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Use Twitter Lists to Build Your Personal Brand
Posted on November 15th 2009
Guest Post by Dan Honigman
If you're a personal brand, or are looking to build your personal brand, you can use Twitter lists as well. Here are some easy things you can do to get noticed:
- Thank every person who lists you. While it may take only a second to add someone to a Twitter list, it also takes a second to notice that you're on someone else's list. If someone thinks you add enough value to warrant addition to their contacts, thank the person who adds you. If you're not following the person who added you, give them a follow and then, once they follow you back, DM them a quick thank-you note.A thank-you note will get you noticed, and it's yet another opportunity to talk to people in your network.
- Follow lists compiled by people you're looking to network with. If you're an ultra-networker, a job seeker or simply someone looking to be seen, one way you can get noticed is by following someone else's list.Many lists have no followers, and if you can distinguish yourself by being the first follower of someone else's list, not only does it distinguish you, but it gives you and that person something to talk about. Also, it shows you who they think adds value to their day.
- Create lists of people you meet offline. Some folks have thousands upon thousands of Twitter followers, most of whom they've never met before. As you meet people at conferences, networking events and through work, you may want to add them to a list devoted to people you've met.An easier way to do this could be to create a new list for each conference/event/etc. you attend. This way, your Twitter contacts would be organized for quick recall.
- Create lists to show how well-rounded you are. Some folks live, breathe and evangelize social media all day, every day, and quite often, their Twitter streams are filled with all sorts of social media-related blog posts, re-tweets and general observations.While this is great, it will cause their stream to be one-dimensional and, therefore, useless to most people who actually use Twitter.Create a list of useful people to follow in your city or town. Create a separate list about your interests. Create lists around your musical and/or artistic tastes. Show me that you're a well-rounded person, and I'm more likely to follow you on Twitter.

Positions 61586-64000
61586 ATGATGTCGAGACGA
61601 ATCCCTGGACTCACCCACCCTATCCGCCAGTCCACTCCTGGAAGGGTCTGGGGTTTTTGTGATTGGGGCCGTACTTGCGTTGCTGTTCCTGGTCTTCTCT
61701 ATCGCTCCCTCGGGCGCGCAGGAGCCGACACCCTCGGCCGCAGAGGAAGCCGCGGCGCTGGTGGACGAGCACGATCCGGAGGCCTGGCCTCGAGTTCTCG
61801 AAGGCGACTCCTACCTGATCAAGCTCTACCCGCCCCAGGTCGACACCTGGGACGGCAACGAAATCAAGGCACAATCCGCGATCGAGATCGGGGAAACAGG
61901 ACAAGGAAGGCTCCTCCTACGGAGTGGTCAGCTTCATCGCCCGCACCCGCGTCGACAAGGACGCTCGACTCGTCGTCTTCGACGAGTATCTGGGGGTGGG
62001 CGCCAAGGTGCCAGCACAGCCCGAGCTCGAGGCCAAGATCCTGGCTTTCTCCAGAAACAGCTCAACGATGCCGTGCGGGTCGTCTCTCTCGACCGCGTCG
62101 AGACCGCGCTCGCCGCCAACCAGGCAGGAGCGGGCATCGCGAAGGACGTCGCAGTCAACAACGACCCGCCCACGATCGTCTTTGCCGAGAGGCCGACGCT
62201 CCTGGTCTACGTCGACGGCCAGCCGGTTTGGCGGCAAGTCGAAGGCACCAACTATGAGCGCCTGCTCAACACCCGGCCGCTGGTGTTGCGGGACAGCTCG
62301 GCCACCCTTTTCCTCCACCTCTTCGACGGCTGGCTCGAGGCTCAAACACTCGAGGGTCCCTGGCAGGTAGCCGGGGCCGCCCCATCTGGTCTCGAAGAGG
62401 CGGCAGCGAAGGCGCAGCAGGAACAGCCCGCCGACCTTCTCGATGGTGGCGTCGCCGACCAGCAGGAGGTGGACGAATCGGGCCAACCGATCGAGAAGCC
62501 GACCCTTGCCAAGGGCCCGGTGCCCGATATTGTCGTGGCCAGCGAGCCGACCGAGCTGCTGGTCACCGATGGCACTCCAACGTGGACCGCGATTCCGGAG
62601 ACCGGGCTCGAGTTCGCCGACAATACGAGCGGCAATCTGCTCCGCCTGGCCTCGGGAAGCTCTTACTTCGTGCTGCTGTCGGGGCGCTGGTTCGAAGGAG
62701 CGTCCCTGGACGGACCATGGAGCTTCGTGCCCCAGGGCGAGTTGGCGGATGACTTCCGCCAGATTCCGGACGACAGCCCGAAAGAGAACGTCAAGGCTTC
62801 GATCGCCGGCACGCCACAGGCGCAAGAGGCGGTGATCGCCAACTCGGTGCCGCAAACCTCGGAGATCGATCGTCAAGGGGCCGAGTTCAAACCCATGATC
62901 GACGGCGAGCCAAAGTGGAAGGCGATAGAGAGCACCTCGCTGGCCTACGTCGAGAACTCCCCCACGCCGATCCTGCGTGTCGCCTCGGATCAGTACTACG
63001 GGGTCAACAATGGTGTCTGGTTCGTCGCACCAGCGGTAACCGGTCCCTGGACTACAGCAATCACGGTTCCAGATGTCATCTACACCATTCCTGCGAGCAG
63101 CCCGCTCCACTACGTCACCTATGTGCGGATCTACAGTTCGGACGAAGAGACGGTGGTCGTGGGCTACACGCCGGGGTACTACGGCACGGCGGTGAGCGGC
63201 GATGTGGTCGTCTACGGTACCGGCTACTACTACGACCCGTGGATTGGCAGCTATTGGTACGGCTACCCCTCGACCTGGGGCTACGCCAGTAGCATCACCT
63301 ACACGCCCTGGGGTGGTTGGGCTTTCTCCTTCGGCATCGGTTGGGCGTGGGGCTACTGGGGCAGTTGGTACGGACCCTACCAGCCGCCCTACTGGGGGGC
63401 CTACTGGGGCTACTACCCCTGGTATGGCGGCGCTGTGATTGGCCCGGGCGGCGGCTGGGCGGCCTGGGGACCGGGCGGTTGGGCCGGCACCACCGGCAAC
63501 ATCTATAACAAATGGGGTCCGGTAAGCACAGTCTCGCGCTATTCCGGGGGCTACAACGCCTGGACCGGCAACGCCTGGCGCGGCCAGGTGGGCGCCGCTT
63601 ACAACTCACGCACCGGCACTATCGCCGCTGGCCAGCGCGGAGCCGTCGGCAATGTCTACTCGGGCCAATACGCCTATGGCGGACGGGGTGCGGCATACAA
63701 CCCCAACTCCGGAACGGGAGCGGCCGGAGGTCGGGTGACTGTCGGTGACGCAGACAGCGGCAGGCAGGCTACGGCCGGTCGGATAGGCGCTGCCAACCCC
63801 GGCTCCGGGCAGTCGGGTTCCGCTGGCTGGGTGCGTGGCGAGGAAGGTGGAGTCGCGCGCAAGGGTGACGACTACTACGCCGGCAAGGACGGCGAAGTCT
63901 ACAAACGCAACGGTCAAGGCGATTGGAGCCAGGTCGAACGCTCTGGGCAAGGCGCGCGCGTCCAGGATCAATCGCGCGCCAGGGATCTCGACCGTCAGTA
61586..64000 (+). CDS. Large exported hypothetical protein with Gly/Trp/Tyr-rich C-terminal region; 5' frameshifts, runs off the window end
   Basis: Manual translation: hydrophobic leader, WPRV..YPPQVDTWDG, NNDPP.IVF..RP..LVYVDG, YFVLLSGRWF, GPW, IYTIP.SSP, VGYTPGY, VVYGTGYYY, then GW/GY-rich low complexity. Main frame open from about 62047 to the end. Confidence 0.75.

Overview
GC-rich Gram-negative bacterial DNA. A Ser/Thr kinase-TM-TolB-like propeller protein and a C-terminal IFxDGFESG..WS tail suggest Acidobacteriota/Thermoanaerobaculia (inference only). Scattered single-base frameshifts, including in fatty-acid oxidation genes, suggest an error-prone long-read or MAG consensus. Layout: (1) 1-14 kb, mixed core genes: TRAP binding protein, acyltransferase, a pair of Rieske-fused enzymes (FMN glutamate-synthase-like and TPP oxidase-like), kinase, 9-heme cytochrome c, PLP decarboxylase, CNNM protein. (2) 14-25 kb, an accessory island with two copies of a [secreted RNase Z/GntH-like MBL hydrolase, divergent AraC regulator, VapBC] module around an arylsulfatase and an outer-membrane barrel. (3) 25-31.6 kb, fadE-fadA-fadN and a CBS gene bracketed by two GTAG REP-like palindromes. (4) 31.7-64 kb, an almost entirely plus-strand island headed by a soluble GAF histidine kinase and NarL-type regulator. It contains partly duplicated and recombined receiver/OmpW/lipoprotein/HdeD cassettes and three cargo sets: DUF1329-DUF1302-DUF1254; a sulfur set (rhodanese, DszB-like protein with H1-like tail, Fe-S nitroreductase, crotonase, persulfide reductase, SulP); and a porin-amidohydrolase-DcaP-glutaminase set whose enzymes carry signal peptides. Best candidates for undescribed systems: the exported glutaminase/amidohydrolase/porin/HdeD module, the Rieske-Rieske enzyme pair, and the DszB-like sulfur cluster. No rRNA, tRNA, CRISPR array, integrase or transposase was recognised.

- Showcase your happy clients. For successful consultants, whether their business grows depends in part on positive word of mouth. If you connect potential leads with your happy customers, you'll find that there's a good chance your business will grow.Twitter is just another channel through which you can connect your clients with potential customers. At the end of your projects, don't just ask clients for LinkedIn recommendations, but ask if they would want to be added to a special Twitter list just for clients who recommend you. This way, a person who goes to your Twitter profile can instantly find people who like your work.Just keep in mind that it may be easy for business competitors to scour your lists and pick out your customers, and that a “client recommendation” Twitter list could be an incubator for negative word of mouth, or that there are some clients who just won't want their names out there. Be very careful in who you pick.
These are just some ways to grow your personal brand through your Twitter lists. If I left anything out, please feel free to leave your suggestions as comments after this post!
Daniel B. Honigman is a digital communications supervisor at Weber Shandwick, where he works with clients like General Motors, Oscar Mayer, the Campbell Soup Company and the Milk Processors Education Program (MilkPEP) He also is the co-founder of the media blog Old Media, New Tricks. He can be reached on Twitter here or via e-mail at daniel [dot] honigman [at] gmail [dot] com.
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